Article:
Manga Review: Hayate the Combat Butler Volume 25

Hayate Ayasaki is an unlucky teenager who’s had to work since childhood to make ends meet due to his parents’ irresponsible behavior. On Christmas Eve, he finds out his parents shoulder him with a massive gambling debt, and that the yakuza plan to settle the debt by selling his organs on the black market. Hayate runs away and meets Nagi Sanzenin, a young girl who is the sole heir of the Sanzenin estate. Due to a misunderstanding, Nagi falls in love in Hayate. After Hayate rescues her from some kidnappers, Nagi hires Hayate as her new butler. In addition to being a butler, Hayate must also fight in order to protect Nagi from harm.

Hayate the Combat Butler Volume 25
Written by: Kenjiro Hata
Publisher: Shogakukan
English Publisher: VIZ Media
Release Date: February 10, 2015

In full disclosure, I have to admit that I have not read any volumes of Hayate the Combat Butler prior to Volume 25. Because of that, I have to piece a lot of things together and in the process, I could potentially get some things wrong.

Volume 25 starts off with a story arc about Athena, a girl who knows Hayate is reminiscing about their shared past and feeling regret over pushing him away. Meanwhile, Hayate’s older brother Ikusa hears a voice calling out, and he finds Athena. She tries to claim that there’s no way for her to escape the castle. Ikusa proves her wrong and helps her to escape.

We then learn that after the escape, Athena slept for over a year. She never knew her rescuer’s name or what happened to him. She reunited with Hayate, who says her rescuer was his brother and that he’s all right. Hayate tries to make things right between him and Athena, but she has no plans to stay in Japan and she walks away. However, in the next chapter, we see Nagi bumping into Athena, and Athena makes it clear that while she let go of Hayate this time, she might not the next time.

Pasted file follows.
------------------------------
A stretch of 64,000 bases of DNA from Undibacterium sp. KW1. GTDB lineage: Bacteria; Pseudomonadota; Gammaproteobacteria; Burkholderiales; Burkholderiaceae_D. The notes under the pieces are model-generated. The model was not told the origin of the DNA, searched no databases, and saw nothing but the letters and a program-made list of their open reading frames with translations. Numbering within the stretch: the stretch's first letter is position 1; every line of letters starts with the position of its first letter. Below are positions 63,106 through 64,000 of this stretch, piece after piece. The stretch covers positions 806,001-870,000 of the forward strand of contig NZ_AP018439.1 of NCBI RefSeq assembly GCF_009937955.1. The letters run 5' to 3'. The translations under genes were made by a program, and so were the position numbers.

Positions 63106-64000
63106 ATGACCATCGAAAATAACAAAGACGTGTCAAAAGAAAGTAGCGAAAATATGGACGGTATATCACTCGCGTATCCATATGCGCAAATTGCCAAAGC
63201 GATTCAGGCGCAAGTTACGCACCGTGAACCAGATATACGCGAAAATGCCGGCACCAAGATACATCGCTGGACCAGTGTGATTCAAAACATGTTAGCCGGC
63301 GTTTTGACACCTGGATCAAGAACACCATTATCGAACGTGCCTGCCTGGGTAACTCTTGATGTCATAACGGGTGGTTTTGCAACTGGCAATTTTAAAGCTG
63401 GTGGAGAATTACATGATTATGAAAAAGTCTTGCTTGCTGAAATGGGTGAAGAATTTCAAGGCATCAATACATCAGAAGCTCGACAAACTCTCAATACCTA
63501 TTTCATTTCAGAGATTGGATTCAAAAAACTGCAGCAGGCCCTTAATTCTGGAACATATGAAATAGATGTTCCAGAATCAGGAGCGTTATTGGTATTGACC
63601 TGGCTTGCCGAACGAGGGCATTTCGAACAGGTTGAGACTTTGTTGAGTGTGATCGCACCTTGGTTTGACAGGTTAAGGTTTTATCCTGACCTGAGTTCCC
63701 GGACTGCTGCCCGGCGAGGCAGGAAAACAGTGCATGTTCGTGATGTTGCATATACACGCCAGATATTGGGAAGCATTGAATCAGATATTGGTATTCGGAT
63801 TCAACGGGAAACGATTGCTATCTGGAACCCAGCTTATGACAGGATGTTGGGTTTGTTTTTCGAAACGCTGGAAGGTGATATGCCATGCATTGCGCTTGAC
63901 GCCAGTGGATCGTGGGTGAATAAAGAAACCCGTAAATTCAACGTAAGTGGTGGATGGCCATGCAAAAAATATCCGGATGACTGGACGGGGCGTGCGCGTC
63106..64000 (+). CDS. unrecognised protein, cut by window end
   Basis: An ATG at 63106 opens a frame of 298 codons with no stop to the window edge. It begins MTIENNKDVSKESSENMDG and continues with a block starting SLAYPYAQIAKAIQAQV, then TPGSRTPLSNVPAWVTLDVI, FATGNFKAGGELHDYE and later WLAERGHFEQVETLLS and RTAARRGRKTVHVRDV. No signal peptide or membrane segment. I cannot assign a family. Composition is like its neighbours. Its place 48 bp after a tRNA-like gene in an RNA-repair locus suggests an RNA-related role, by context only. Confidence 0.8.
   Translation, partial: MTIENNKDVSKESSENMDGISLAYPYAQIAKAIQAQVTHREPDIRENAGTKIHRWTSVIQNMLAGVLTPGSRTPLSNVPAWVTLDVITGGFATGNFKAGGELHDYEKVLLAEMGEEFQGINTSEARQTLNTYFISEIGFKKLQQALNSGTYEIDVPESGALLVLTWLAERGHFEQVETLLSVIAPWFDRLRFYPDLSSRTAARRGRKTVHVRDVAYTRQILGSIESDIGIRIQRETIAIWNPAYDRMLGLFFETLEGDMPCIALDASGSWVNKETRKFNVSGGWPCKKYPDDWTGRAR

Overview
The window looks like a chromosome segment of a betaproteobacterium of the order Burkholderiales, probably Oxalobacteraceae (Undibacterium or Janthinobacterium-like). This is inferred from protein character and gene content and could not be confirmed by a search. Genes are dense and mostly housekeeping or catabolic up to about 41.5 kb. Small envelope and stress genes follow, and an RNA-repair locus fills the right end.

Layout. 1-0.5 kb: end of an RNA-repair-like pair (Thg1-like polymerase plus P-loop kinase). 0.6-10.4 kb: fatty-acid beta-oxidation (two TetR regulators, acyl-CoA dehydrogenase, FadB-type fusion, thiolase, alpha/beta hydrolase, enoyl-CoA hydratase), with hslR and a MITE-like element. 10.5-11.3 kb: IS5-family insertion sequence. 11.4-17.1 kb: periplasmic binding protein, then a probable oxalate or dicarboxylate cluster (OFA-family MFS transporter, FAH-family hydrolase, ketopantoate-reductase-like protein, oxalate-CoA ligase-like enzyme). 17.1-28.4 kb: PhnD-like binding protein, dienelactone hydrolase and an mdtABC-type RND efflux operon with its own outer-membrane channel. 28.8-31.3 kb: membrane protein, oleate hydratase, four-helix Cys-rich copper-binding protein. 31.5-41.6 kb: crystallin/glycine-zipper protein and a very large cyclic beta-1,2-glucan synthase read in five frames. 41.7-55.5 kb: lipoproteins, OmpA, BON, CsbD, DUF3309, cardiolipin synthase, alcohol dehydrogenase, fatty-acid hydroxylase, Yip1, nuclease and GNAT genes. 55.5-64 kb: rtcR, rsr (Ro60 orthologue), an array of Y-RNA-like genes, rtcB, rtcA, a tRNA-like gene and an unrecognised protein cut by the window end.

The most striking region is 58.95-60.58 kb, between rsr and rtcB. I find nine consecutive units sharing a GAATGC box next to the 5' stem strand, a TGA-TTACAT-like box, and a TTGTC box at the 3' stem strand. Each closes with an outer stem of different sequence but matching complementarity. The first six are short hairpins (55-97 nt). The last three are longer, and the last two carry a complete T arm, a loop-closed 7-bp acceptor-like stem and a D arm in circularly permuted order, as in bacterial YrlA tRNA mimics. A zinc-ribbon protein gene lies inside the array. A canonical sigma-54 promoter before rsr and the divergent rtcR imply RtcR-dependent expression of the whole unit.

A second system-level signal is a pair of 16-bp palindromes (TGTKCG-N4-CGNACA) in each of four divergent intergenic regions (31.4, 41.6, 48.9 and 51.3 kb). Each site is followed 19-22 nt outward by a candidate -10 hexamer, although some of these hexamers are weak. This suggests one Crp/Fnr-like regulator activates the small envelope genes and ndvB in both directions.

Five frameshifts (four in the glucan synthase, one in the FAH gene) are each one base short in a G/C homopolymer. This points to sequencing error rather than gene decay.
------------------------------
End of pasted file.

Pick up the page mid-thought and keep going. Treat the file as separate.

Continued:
There’s a brief story about Hinagiku suddenly having donkey ears appearing on her head, and then the remainder of the volume focuses on Hayate trying to find a new place for Nagisa to live because her grandfather tells her to leave. This story goes to show how little Nagisa understands about how the world works due to living in the lap of luxury like she has up to this point. According to the preview for Volume 26, it looks like this storyline will be continuing in it.

As I read Volume 25, I was getting a sense that this was potentially a harem series. From the research I’ve done online, it seems to confirm that my suspicion was correct. Unfortunately, it’s very difficult for me to comment on the harem aspect since I hardly know any members of the harem and how they ultimately interact with Hayate and with each other.

Jumping into the series mid-stream like this does make it hard for me to review it as well as I could. The storyline with Athena looked rather interesting, and I think I probably would have enjoyed it more if I had knowledge of Athena and Hayate’s relationship prior to reading this volume. I admit that I was feeling rather lost while reading that particular story, because it did rely on the reader having some prior knowledge. While I may not have known much about Nagisa before reading this volume, her storyline about having to move out was a lot easier for me to follow. And the story about Hinagiku and the donkey ears really didn’t do much for me. Yes, it relates back to something that was referenced in the first storyline in the volume, but this particular chapter just felt like “filler” to me rather than truly adding anything to the series. I understand that the mangaka was probably wanting a light-hearted story to provide a breather between the two story arcs, but I wish the filler story could have focused on something else.

When it comes to the art style, it screams out “cute.” In fact, it looks so cute that I would have mistaken it for a shojo title instead of a shonen title if I hadn’t seen on the cover that it was published by VIZ Media’s Shonen Sunday imprint. While a harem series isn’t unheard of for shonen manga, since there’s been titles such as Nisekoi: False Love that have fallen into this vein, but this series has much cuter artwork than I would have expected, and the storyline feels a little more complicated as well.

From what I’ve read, Hayate the Combat Butler seems to be a decent series, especially for a harem story. I hope at some point to have the opportunity to read earlier volumes in the series to figure out whether or not this assumption is true or not. But I think that if you’re already a fan of Hayate the Combat Butler that you’ll enjoy reading Volume 25.

The reviewer was provided a review copy by VIZ Media

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